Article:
Try and have three ‘meals’, even if two of them are toast. Try and work your way back into a more normal routine of breakfast-lunch-dinner, even if it’s not at the ‘normal’ times of day.

Feed your body, it deserves it.

2. Drink water.

I am the absolute worst for this – even now! – but water is so important. Again, it can feel like a massive task to keep yourself hydrated but the best way that I’ve found is to make sure I have a huge bottle of water with me all the time.

And break it down, so you don’t feel overwhelmed. Start with a few small sips and eventually, you’ll find that it’s all gone. Add squash if that feels boring but try and get as much water into your system as you can. When you feel crap, adding a dehyration headache to the mix is just going to make everything feel so much harder. Trust me, I’ve been there.

3. Get some fresh air.

The reason that the stereotype of a depressed person is someone that can’t get out of bed is because when you’re depressed or anxious, your bed is the only place where you feel safe.

So getting out of it can feel impossible.

But even just a few minutes of fresh air each day can help you feel a little bit less like a creature from the deep.

Again, start slow. Open your bedroom window. Leave the blind or curtains shut if you need to, but open the window and let the breeze in. Then open the blinds. Then try sitting near an open front or back door (I used to do this all the time, when I was ill the first time and living in my little cottage). Then build up to sitting in the garden. Then walking down the road. Then around the block. And before you know it, you’re outside.

4. Tidy up.

You know the saying; tidy home, tidy mind?

We all know that simply tidying your house up won’t cure a mental illness but bringing some order to the chaos could help you feel a little better.

As with the other things on this list; start small. Just clear up the area around your bed. Get rid of any plates and mugs, throw away the old tissues and straighten up your bedside table. And then build from there, one of the best self care tips I found was to change your bedsheets. There is nothing nicer than fresh bedsheets.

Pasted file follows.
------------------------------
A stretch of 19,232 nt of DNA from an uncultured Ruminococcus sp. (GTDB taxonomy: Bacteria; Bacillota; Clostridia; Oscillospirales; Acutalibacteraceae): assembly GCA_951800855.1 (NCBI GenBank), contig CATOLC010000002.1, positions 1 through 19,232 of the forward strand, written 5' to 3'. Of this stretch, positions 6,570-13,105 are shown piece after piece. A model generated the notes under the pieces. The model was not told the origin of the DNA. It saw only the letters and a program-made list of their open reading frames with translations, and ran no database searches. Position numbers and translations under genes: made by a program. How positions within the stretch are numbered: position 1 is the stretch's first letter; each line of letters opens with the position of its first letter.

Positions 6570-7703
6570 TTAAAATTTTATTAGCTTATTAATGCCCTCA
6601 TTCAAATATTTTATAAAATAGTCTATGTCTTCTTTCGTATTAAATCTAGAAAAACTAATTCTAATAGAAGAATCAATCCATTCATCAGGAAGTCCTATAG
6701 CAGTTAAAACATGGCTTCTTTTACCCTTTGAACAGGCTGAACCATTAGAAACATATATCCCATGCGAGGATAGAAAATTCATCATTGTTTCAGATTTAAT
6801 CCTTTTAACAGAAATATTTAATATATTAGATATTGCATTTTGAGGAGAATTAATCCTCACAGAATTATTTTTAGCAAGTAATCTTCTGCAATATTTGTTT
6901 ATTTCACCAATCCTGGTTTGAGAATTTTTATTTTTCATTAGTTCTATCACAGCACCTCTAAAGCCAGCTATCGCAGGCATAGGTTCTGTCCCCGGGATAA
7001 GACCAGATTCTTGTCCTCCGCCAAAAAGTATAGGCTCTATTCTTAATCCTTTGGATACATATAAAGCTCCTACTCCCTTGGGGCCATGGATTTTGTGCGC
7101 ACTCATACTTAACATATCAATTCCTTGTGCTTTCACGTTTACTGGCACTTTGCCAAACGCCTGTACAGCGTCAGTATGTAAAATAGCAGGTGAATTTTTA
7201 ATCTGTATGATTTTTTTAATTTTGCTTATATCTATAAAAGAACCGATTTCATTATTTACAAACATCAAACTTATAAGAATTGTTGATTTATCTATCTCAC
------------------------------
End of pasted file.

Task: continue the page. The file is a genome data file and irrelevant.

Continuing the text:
self-care-squad-2

The Little Things.

Those four are the main things that I found help me to feel a little more human; eat properly, drink a little more water, get some fresh air and clear some of the clutter from my room.

But there are dozens of other small things that I do, which all consitute self care.

These are just a few…

  • Taking a hot bath with some of my favourite products. There are few things that a hot bath can’t help to ease.
  • Watching some trashy tv, to help switch my brain off for an hour or two.
  • Reading. Bonus points if it’s under a soft blanket.
  • Colouring in. It’s so relaxing and it helps you to focus only on what you are doing in that moment, instead of letting your brain spin out in a thousand different directions.
  • Taking the time to do my nails.
  • Pottering in the garden. I’m not a great gardener but even just spending half an hour outside, planting and watering stuff can help me breathe a little bit easier.
  • Getting organised. There is a fine line between being organised and being obsessive but after learning the difference during my CBT, I know what to watch for, to make sure I’m not crossing over. When done in a healthy way, being organised is a definate act of self care, because it lowers my stress levels to know that I have everything in hand.
  • Drinking tea out of cute mugs.
  • Treating myself sometimes to the things that I want. #treatyoself is a real thing.
  • Cooking food that I enjoy.
  • Watching old films. Disney will always have my heart.
  • Exercising. I will freely admit that I haven’t done much of this lately but I get a really great buzz from working out.
  • Listening to music. Choose carefully – as music can bring you down, as well as lift you up – but the right soundtrack can be such a boost.
  • Wearing comfortable clothing. Trust me, you’re never too old for Harry Potter pjs.

 

Self-Care-Ideas

The biggest piece of advice that I always give when people ask me about self care is this; the way you’re feeling is real and valid and allowed.

Once I accepted that fact, a big part of the weight that was on me was lifted.

Find what works for you and do it; no apologies needed.

If my list doesn’t work for you, that is completely fine – you’ll find a list of your own.

And talk. Talk about what’s happening to you, don’t hold onto it, it will drag you under.

Talk, shout, scream if you need to; just get it out and let go of it.

You are not alone and you’re doing so well; I’m proud of you.

IMG_0621

VJ x